“Well, the problem for me was that the angels kept telling my men things they probably would have been better off not knowing” said Colonel Bloom.
“Like what?” Dylan asked.
“One of the Majors that worked under me, a guy named Figard, got a message that he was going to be killed in three days. He tried to desert, and ended up getting captured and killed by enemy combatants. If he hadn’t got that message he wouldn’t have been there.”
Dylan nodded. That wasn’t an uncommon comment, in these interviews, and it was the main reason that he was interested in listening to people. He didn’t see much chance of them figuring out what the angels were, but he found the idea of what we do when we know the future to be fascinating.
The Colonel took a long drag off a short cigar. Dylan didn’t smoke, did care for smoking, but the Colonel seemed to need it. The man rubbed his face and considered his next words.
“We found the boys that killed him. That’s what they were, too, boys. The oldest one was seventeen. And you know what they told me?” the Colonel said.
Dylan didn’t say anything. He didn’t need to.
“They said that the angels told them that they would do it. That’s why they did it. They knew it was right and holy. I….well, shit, what do you do with that? He wouldn’t have been there if the fucking angels hadn’t spooked him and they wouldn’t have done it if they angels hadn’t told them. What the fuck do you do with that?”
“It was chaos. Half the time they surrendered because the angels said they would, and half the time they tried to kill us for the same reason. Forget tactics and forget strategy, do you have any idea what that does to morale.?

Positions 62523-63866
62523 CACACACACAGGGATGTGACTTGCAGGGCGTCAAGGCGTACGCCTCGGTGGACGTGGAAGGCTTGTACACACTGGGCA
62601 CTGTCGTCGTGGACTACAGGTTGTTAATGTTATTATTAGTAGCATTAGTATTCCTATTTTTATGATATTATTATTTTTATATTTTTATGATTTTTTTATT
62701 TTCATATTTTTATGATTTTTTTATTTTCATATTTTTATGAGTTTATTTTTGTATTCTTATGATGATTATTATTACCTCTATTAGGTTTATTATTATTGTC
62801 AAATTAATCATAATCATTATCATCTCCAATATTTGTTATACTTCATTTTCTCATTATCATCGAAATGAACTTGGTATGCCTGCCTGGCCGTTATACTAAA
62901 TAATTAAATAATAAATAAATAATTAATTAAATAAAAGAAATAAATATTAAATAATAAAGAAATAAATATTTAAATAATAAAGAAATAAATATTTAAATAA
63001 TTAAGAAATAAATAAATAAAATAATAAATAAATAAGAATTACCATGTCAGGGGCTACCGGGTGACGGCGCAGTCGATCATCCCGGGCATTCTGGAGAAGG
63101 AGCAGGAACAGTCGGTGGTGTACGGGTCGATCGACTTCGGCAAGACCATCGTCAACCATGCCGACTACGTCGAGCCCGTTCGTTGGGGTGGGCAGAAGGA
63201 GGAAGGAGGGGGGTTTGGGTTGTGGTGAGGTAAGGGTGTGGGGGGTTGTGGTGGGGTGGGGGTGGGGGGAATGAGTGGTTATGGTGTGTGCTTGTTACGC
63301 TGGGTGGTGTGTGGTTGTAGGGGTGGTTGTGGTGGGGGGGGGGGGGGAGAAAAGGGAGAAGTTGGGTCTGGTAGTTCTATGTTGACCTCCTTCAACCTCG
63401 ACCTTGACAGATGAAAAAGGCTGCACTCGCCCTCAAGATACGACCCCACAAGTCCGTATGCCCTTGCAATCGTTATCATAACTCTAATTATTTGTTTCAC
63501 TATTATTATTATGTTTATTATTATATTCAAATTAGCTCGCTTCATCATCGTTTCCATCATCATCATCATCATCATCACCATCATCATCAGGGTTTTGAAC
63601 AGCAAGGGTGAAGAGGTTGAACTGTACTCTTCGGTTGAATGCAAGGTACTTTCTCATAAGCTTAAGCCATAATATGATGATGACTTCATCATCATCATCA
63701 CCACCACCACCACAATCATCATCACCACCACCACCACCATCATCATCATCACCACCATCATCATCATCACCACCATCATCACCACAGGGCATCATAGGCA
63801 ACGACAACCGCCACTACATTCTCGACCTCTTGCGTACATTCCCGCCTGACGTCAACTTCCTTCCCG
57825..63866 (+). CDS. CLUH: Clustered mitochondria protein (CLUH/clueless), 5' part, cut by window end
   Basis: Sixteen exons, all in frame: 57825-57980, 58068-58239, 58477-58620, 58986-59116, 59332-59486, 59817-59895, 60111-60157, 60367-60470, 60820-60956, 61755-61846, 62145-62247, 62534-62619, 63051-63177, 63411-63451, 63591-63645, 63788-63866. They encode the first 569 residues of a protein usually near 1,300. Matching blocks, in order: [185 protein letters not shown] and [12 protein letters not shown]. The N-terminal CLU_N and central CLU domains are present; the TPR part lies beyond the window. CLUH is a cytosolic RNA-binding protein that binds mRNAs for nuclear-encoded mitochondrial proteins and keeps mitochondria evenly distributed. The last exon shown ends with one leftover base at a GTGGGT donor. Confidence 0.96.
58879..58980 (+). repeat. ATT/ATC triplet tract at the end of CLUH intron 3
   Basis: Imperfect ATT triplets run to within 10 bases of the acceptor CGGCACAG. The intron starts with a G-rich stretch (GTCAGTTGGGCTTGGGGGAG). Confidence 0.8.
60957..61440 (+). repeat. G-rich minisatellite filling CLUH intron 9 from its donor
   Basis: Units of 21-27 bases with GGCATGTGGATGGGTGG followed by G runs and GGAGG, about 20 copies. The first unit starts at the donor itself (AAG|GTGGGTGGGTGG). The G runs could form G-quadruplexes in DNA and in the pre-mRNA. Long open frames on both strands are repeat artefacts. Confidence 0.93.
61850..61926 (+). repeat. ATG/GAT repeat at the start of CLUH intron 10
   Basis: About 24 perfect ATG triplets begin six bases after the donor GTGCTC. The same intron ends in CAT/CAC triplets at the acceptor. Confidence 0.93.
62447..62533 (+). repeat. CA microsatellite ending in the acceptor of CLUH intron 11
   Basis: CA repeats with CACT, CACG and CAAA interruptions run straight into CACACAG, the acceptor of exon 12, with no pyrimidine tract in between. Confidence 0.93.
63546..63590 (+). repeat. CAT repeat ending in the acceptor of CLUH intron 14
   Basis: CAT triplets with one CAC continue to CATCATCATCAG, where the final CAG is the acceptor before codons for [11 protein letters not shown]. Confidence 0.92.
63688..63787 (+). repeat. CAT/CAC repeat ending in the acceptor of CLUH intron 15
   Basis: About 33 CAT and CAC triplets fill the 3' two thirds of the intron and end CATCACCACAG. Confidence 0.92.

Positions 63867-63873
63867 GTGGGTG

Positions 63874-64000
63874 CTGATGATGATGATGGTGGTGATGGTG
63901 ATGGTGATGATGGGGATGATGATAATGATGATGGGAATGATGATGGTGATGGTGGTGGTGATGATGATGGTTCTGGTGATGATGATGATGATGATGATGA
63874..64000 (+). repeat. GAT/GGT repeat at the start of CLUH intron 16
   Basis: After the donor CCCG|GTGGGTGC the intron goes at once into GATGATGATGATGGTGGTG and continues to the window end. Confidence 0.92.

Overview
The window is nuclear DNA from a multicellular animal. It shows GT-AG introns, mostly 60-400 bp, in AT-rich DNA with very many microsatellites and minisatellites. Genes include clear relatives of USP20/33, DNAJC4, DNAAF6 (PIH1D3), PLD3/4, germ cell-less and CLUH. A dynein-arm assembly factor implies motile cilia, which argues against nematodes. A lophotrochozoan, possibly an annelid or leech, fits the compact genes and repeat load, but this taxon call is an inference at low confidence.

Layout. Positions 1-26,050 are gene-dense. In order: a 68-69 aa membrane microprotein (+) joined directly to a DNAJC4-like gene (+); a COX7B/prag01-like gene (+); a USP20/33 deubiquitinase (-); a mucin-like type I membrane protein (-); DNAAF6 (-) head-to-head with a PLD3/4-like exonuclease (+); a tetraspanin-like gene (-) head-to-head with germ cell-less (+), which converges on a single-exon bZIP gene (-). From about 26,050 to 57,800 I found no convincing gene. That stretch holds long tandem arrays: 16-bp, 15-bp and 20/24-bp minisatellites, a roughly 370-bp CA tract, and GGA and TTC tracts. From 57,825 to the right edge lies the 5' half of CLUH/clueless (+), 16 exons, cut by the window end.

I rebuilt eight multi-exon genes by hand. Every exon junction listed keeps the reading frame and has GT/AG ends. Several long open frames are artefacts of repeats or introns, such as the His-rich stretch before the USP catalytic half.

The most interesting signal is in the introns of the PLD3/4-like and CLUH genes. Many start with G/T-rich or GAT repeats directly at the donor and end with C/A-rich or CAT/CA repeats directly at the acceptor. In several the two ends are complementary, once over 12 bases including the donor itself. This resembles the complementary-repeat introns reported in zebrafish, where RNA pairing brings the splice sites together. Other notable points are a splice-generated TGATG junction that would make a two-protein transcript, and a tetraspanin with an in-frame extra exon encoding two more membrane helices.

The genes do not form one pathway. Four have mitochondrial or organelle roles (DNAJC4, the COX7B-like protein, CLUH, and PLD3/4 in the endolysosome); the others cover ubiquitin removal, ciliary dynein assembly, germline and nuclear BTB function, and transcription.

“It’s not just that we were constantly being bombarded with information and trying to work around it. That’s a fucking nightmare, sure, but that’s something for people above my paygrade to worry about. But, you know, the angels didn’t just tell you battle stuff. They’d tell you about babies going to be born, about wives stepping out, about whether or not you’d get that fucking Mustang you wanted.”
The Colonel smiled at that, the first time since he’d sat down. Dylan got the impression he was a man who smiled a lot, once.
“That was a real message, too. My exo got it. First thing he did when he got back was buy a Mustang. Said it was fate. Maybe it was.”
“What did they tell you, Colonel?”
The Colonel took a long drag, and looked at Dylan with clear blue eyes, out of place in a face that was tanned and weathered. He looked away from Dylan.
“They told me I was going to betray my country,” he said, “and I did.”
“For the same reason the wars stopped, eventually. For the same reason that they drummed me out instead of throwing me in prison or just shooting me. Because it became pretty fucking clear that there was no point. Do you believe in angels, Mr. Hobble?”
It took Dylan a second to switch gears. He wasn’t expecting the question.
“I think the evidence would be pretty hard to dispute at this—“
“No, I don’t mean that. Do you believe that they are messengers from God?”
“I suppose I don’t.”
The Colonel considered this for a moment.
“Well, I guess it doesn’t matter. I don’t know if they are angels like the Bible said or fucking space aliens or whatever the new theory is. But what they said always came to pass. Always the truth. Always. What’s the point in fighting when you know the outcome. I realized that there was no point. It didn’t matter what I did. It didn’t matter what any of us did. So I opted the fuck out.”